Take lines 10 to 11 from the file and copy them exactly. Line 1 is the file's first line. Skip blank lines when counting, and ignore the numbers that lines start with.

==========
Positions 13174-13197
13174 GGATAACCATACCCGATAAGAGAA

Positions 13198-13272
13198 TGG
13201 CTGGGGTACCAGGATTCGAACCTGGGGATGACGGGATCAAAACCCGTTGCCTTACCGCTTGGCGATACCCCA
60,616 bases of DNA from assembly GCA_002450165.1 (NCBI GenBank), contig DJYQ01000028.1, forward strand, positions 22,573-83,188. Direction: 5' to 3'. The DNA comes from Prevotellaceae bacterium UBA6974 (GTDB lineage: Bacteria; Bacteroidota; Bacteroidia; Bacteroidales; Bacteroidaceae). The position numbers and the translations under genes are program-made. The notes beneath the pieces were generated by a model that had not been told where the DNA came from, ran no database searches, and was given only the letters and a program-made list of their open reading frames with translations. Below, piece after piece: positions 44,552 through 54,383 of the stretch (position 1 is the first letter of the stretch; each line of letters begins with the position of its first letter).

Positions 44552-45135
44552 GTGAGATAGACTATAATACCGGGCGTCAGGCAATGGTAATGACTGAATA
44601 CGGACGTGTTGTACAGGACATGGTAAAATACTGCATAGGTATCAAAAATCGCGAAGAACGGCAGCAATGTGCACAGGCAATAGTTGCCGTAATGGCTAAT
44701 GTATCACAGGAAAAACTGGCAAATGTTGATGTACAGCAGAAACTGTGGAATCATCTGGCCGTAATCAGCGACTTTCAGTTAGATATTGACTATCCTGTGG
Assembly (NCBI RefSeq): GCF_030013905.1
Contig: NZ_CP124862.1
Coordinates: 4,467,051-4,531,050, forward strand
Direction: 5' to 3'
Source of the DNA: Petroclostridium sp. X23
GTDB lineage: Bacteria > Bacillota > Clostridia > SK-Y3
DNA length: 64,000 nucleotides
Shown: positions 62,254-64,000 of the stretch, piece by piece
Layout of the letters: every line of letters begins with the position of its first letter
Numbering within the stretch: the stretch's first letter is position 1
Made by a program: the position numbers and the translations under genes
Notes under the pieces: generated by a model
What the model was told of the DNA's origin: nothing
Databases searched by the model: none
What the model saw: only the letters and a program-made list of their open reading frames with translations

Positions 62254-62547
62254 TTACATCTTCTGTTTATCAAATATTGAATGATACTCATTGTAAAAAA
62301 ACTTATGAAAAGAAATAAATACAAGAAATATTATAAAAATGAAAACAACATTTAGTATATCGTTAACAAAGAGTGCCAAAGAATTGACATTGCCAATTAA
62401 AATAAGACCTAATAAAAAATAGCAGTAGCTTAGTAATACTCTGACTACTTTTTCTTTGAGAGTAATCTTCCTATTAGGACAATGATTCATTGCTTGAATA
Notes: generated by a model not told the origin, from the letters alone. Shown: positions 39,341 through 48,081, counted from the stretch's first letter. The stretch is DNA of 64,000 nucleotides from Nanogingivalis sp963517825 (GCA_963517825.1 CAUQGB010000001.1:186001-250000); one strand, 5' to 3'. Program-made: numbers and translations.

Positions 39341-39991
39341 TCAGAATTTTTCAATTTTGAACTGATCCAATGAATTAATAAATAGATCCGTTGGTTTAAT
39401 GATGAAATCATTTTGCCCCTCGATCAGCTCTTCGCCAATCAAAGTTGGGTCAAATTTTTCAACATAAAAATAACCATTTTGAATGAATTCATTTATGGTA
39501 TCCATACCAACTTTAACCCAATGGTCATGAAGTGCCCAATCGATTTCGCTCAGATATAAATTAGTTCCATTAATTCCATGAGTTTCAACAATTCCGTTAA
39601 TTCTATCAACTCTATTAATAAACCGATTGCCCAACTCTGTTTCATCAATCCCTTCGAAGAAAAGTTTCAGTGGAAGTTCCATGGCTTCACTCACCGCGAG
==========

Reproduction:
44701 GTATCACAGGAAAAACTGGCAAATGTTGATGTACAGCAGAAACTGTGGAATCATCTGGCCGTAATCAGCGACTTTCAGTTAGATATTGACTATCCTGTGG
Assembly (NCBI RefSeq): GCF_030013905.1